My new adventure as Community Arts Development Officer for CAER Studio.

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Woven art by Nicola Parsons

Having created community artwork in Ely and Caerau over the last five years, I have got to know the local residents, participants and the area’s rich mixture of community groups really well. During this time I have always been warmed by the strong sense of local community, something that you rarely stumble across in life these days, especially on such a broad scale.

I first worked with the ‘People Around Here’ arts charity, who introduced me to the ACE team at Dusty Forge around five years ago, and I have dipped my toes into short-term funded projects at ‘The Dusty’ ever since.  When I was first introduced to Dave Wyatt (coordinator of the CAER Heritage Project / Historian), around two years ago and started learning about the hillfort project, I was instantly captivated.  A hidden plot of treasure, being uncovered by its own residents! I didn’t know much about it at first, and I have recently learned how the project has been expanding and evolving over more years than I realised, beginning back in 2011.

If you are yet to read about the project, here are a few facts:

• Caerau hillfort is one of the largest and best preserved in South Wales.

• It’s the third largest Iron Age hillfort in Glamorgan, enclosing 5.1 hectares (about the size of four football pitches).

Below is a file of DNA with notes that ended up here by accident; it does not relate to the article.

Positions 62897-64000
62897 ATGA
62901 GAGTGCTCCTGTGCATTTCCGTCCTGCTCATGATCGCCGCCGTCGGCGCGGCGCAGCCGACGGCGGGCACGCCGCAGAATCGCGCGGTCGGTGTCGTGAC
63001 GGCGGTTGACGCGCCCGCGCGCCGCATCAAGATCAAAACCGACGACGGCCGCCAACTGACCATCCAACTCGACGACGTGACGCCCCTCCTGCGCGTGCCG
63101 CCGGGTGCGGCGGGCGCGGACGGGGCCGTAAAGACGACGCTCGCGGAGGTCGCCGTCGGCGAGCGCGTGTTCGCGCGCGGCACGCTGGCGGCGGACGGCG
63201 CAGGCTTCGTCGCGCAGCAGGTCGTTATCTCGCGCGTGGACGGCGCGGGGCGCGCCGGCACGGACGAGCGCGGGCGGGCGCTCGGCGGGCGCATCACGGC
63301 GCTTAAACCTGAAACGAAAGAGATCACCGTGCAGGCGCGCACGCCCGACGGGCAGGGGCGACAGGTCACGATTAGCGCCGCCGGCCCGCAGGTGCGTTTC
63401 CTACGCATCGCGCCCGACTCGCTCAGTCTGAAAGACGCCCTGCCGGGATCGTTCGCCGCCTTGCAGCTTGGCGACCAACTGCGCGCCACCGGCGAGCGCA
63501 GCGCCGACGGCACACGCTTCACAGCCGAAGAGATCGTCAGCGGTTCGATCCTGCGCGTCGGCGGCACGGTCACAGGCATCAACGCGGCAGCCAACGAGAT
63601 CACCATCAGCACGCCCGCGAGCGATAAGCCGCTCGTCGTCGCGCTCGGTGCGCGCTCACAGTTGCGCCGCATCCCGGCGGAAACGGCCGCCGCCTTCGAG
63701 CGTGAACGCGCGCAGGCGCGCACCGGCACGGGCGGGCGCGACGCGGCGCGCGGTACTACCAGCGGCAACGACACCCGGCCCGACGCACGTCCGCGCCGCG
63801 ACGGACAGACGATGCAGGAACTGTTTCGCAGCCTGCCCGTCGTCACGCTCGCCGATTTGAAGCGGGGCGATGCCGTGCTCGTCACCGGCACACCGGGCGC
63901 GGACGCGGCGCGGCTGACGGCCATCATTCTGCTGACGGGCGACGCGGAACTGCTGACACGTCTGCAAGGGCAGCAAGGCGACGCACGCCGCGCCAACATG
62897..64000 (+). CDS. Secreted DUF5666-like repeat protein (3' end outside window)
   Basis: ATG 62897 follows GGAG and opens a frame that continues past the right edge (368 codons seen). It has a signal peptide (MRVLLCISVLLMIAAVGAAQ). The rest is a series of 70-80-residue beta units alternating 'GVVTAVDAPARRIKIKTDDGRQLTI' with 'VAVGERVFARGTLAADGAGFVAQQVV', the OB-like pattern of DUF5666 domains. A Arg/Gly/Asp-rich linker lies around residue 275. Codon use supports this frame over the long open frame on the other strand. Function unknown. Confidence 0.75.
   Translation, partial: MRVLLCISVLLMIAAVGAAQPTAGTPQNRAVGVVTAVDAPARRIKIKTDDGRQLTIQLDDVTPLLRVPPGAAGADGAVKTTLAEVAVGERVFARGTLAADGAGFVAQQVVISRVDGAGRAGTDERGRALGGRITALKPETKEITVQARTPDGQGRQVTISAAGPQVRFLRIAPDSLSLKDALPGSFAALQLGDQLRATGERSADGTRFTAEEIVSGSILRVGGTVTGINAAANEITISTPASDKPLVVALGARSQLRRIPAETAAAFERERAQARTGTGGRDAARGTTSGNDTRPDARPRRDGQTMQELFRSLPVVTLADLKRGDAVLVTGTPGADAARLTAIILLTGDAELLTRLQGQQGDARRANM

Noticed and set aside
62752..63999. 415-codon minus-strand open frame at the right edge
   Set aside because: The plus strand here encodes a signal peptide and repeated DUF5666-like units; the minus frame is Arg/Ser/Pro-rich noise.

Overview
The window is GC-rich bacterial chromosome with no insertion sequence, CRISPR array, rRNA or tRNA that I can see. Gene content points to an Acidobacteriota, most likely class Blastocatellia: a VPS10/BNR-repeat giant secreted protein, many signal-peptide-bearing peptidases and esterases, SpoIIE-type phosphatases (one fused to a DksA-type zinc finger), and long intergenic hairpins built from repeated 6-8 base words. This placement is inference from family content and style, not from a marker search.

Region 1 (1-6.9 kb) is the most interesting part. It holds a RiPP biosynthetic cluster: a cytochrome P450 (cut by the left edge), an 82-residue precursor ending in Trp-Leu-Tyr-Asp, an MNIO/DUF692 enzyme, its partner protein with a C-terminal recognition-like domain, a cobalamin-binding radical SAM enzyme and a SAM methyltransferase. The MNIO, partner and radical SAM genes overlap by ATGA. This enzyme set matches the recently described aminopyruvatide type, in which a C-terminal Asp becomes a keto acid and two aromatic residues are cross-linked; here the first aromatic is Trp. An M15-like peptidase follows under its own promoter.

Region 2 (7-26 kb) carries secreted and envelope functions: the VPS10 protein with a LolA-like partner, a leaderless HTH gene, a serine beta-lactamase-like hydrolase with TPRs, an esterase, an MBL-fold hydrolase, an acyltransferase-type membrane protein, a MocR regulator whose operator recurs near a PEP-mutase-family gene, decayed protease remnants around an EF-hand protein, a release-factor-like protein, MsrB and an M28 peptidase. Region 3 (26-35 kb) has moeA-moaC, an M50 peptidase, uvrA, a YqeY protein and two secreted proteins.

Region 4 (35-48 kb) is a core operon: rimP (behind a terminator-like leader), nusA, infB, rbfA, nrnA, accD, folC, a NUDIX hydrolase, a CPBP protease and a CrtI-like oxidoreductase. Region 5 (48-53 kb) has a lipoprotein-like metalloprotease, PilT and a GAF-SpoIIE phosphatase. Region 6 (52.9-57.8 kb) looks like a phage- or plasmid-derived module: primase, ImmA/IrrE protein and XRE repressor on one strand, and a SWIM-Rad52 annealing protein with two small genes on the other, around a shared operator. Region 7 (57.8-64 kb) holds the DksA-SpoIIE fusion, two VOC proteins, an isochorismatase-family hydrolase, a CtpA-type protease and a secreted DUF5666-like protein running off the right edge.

• It began with local residents, the local schools and a handful of Cardiff University academics kickstarting the Caerau And Ely Rediscovering (CAER) Heritage Project, based in West Cardiff.

• The aim of the project is to explore the history and archaeology of Caerau and Ely, create new life opportunities for local people and generate positive stories about the area.

• The Ely estate was originally designed as a garden village in the 1920s.

This brings me to where I fit in!  I have recently accepted a new job as ‘Community Arts Engagement Officer’ for CAER Studio, the latest development in the CAER Heritage Project, having originally been brought in as a freelance artist to work on the project alongside other accomplished local artists now known as the ‘CAER collective’. My new post encompasses so many of my artistic passions – allowing me not only to be creative, but also to help grow the business enterprise of CAER Studio by working in a coordination role in which I will be involved in planning and marketing all things art on the project!

Having spent my first few years after uni as a scenic artist and buyer, then going on to complete my PGCE in further education and continue as a freelance artist, it is a great opportunity to pull all my skills together and work with like-minded people to make the project sustainable for the future. I’m working with the most wonderful people from the CAER Heritage Project and the dynamic team at ACE (Action in Ely and Caerau). I am hoping to use the variety of experience that I have gained from previous jobs, and my eagerness to explore creative potential, in this exciting new field of history and heritage! Even during a quick whistle-stop tour from Dave Horton (Development Manager at ‘Our Place’ ACE), around Ely as part of my induction, I’ve learned a lot more about its rich history and some of the challenges the community has overcome. I am very excited about the future (and the past) and what they hold for all of us involved!